Power supplier faces franchise loss
ILOILO CITY—The city’s lone power supplier faces the loss of its franchise to operate amid protests from consumer groups and the city council over allegedly poor services, erroneous billing and overpricing.
A resolution passed by the council expressed opposition to the franchise extension for Panay Electric Co. (Peco), which has been the lone electricity supplier in the city for decades.
The resolution, authored by Councilor R Leone Gerochi, cited consumer complaints over Peco services.
It came after the filing by Camiguin Rep. Xavier Jesus Romualdo of House Bill No. 6023 in July seeking to extend Peco’s franchise for another 25 years.
The council resolution filed by Gerochi also asked the national government to take over power distribution in the city until a “qualified” distributor comes in.
“Consumers suffer from Peco’s poor services and erroneous and inconsistent meter readings, among others,” the resolution said.
It cited cases of overpricing, as reported by nongovernment groups that filed consumer complaints against Peco.
Gerochi said Peco had yet to pay in full the P631-million refund owed to consumers that was earlier ordered by the Energy Regulatory Commission.
Mikel Afzelius, Peco corporate communications officer, however, said Peco had already addressed the consumers’ complaints.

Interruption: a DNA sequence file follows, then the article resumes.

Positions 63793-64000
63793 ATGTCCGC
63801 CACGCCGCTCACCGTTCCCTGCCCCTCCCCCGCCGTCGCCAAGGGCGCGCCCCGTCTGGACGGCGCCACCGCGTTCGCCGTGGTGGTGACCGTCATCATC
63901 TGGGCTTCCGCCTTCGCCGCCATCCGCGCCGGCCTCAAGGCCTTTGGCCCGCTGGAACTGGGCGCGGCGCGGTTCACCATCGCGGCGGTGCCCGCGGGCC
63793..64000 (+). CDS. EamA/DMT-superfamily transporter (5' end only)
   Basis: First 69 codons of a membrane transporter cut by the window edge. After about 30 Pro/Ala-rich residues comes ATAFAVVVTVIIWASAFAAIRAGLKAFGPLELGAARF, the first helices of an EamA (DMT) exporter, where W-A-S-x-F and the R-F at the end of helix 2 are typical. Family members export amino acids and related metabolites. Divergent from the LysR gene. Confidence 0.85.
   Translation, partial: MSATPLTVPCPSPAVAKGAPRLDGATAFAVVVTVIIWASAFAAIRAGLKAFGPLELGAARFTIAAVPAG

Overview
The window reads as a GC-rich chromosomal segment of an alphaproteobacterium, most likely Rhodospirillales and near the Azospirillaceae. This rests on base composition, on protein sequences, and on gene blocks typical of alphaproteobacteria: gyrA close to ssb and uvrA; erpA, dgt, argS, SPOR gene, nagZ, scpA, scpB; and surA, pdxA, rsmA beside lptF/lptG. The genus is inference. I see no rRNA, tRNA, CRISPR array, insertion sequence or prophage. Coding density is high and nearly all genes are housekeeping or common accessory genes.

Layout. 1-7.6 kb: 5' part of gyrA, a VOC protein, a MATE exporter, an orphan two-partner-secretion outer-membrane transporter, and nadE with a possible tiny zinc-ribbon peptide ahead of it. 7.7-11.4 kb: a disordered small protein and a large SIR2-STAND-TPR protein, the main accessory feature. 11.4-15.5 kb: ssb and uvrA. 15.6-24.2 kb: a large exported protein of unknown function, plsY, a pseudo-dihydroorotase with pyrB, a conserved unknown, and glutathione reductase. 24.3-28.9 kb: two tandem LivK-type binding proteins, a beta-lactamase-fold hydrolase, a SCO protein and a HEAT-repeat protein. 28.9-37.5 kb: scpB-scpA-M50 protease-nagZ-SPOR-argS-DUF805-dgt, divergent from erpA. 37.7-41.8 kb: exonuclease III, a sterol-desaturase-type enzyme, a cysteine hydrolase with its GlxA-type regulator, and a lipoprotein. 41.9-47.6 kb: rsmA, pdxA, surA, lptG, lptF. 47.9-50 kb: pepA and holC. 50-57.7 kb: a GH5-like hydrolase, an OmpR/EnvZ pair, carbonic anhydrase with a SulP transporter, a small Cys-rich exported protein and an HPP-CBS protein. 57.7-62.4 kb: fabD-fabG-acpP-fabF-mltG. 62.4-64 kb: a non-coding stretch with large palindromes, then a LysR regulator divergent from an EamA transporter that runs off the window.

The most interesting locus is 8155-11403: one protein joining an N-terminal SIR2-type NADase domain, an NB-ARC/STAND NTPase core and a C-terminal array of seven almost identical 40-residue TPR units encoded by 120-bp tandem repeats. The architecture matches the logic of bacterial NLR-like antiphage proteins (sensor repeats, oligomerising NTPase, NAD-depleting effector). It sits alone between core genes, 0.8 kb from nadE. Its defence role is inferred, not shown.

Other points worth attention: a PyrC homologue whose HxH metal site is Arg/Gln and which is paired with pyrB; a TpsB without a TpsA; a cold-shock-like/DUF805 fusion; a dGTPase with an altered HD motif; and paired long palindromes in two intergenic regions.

Afzelius said the complaints cited in the resolution only showed “the passion of consumers in wanting excellent service.”
But Peco was met with protests as its officials made a presentation to the council on Tuesday.
Consumers, led by the group No to Peco Alliance, militant groups and pro-Duterte groups picketed Iloilo City Hall to demand an end to Peco’s franchise.
Afzelius had said rates being charged by Peco to city consumers were competitive with those of other power distributors, refuting claims that Peco’s rates were among the country’s highest.
“For so many years, Ilonggos have suffered under Peco but have had no alternative,” said Elmer Forro, secretary general of the Bagong Alyansang Makabayan in Panay. “Power distribution should be under a genuine cooperative or under government control.”
The city council also passed a resolution urging Congress to hold hearings on the renewal of Peco’s franchise in Iloilo City, not in Manila.
Power demand in the city has reached a peak of 110 megawatts and has been increasing by 5 to 10 megawatts yearly since 2014, according to Peco.
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